Photo Credit: Ron Hill

Model: Zain Campbell


Next, it was getting our props. We’d need five motorcycles for the shoot, and luckily our father already had two of them. That left us in search of three colour-appropriate bikes. Luckily, Daddy’s friends were pretty excited about having their prized bikes used in a photo shoot, especially when we mentioned they’d get to take a picture with the pretty girl posing with their bike. We worked it out so that The Vampire would have a red bike, The Bride would have black, The Mummy would have white, The Witch orange, and The Werewolf with a killer chrome side-car bike. One of Dad’s friends let us use his garage, and we were all set!

For the actual photoshoot day, there was a lot to do and very little time to do it. When the photographer wants the light at a certain time but the body paint artist needs four hours and the model doesn’t arrive till noon, trying to get everyone coordinated can become an organizing challenge necessitating two spreadsheets, three checklists, and a written schedule. We knew we’d have to shoot The Bride last because painting her would take most of the day, so we started our morning with shooting The Mummy indoors, after an hour of hair, makeup, and costuming. We managed about thirty photos with her before the lighting equipment stopped working. That meant moving the shoot outside but, as luck would have it, it chose that moment to start raining too!


Photo Credit: Ron Hill

Model: Bonnie Garland


Everyone went on break while I paced around, shuffling things around inside my head to figure out the new schedule. There was no way we’d get everyone’s schedules to line up again! It stopped raining after an hour or so, but up until then, I was certain we wouldn’t finish on time. It was time to start moving the bikes around, which my poor father had to do in hundred degree weather! 


Photo Credit: Ron Hill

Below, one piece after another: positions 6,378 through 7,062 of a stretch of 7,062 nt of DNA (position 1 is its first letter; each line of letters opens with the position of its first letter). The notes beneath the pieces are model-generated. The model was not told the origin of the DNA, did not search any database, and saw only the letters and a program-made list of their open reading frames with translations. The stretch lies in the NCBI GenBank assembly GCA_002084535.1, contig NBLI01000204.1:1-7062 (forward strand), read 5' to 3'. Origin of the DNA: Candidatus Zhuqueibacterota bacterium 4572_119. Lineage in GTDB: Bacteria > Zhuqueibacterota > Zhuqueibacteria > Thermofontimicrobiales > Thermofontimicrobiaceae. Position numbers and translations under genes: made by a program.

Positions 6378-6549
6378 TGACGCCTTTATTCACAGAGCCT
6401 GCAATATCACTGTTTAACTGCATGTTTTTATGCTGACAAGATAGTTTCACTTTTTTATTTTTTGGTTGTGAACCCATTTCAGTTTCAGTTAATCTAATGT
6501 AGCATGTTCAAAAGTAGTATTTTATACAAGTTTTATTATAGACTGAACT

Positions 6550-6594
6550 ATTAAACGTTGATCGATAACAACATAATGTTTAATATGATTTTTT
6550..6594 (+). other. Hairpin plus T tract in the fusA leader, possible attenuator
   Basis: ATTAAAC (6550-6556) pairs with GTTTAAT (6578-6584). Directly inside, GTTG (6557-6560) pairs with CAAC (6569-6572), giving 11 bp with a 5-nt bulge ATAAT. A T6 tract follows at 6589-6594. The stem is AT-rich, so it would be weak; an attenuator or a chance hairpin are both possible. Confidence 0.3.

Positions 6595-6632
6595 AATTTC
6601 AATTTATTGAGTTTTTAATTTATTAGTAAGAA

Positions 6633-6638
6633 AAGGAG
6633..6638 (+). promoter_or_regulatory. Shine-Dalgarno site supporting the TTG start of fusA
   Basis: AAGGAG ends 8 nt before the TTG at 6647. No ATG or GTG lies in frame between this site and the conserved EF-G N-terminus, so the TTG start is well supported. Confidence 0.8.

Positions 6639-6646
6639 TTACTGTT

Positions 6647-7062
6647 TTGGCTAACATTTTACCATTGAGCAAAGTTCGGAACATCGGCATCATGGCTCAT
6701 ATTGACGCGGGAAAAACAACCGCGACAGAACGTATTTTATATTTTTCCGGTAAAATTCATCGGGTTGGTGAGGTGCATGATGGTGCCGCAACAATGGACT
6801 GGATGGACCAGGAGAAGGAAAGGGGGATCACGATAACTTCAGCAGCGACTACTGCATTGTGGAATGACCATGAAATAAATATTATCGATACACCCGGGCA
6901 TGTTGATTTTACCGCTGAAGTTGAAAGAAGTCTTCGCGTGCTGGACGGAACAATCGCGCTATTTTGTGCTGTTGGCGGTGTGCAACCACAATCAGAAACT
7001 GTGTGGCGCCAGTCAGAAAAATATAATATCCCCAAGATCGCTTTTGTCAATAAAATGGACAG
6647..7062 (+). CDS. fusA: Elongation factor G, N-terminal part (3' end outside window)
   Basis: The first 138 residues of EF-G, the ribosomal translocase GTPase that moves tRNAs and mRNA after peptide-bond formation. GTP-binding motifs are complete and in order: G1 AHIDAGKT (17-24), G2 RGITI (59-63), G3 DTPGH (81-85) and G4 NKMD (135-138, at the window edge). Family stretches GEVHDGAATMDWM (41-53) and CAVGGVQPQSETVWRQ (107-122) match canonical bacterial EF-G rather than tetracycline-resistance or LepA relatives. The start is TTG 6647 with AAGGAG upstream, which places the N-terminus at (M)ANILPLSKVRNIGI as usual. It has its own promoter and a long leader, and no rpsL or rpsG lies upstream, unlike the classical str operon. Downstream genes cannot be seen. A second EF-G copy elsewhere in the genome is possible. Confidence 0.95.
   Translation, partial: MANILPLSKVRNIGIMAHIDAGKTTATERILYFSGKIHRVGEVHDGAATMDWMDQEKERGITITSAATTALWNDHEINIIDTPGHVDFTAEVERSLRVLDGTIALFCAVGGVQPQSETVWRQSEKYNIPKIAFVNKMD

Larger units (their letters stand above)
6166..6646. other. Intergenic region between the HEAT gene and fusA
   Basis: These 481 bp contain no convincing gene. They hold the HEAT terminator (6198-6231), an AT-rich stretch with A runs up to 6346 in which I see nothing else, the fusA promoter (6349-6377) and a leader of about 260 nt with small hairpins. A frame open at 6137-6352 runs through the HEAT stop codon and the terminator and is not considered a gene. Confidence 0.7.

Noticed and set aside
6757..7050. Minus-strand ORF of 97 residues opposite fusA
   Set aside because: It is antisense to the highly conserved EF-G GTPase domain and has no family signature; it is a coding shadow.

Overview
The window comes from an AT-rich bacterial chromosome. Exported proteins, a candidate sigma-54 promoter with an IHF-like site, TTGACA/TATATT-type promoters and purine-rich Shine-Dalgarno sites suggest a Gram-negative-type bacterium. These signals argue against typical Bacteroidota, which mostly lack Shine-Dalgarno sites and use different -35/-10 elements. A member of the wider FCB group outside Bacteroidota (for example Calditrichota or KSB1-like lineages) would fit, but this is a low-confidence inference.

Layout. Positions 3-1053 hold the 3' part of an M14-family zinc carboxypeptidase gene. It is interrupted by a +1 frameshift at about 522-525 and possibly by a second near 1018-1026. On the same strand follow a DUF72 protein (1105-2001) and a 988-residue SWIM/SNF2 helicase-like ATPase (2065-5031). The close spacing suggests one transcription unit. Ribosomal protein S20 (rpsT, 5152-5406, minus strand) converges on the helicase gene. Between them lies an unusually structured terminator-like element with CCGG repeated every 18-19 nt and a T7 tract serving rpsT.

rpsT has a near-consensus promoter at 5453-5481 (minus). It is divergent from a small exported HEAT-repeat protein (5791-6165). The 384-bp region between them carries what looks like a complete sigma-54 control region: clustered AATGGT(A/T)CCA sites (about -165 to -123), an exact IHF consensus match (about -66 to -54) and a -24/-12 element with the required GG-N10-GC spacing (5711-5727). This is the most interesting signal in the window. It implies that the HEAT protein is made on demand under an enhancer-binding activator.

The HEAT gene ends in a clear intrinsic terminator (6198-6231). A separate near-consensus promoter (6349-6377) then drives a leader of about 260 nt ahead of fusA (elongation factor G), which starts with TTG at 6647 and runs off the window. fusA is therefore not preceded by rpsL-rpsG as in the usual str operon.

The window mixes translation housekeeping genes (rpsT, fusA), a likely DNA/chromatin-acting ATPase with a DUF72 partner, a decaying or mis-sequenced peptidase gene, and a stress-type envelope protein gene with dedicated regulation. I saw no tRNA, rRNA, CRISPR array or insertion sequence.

Model: Sarah Pickard


From then it was a whirlwind of running around and shouting instructions. “Shoulders back!” “Darker green on the arms!” “Thicker eyeliner!” “Stop, let me fix your hair.” “Damn it, Emily, I said shoulders back!” We’d arrived at ten and started shooting at eleven, and when five o’clock rolled around, the day had turned excruciatingly hot. We started shooting our group shots, and I’m sure we all thanked the stars we had sunglasses, so no one had to look up into the bright light! By the time we took our final few shots, every time the shutter would click we’d all groan and peel our sweaty jackets off, only to have our photographer, or my mother, or someone else insist on one more shot, and then we’d all grumble and have to pull those heavy jackets back on! I was worried we were all sweating our makeup off, but I think everyone else was just worried about fainting!


Photo Credit: Ron Hill

Model (Clockwise from left): Bonnie Garland, Emily Pickard, Zain Campbell, Sarah Pickard, Drew Schrauwen


In the end, the photos turned out amazing, and Emily and I could head back to university for a break. We just had one more event to finish up with before this year’s Somniatis could be finished: the actual runway show.


(And a bonus photo of me and my Dad, who is always colour coordinated to match his bike. Thanks for the help, Daddy!)

Photo Credit: Ron Hill

Model: Ted Pickard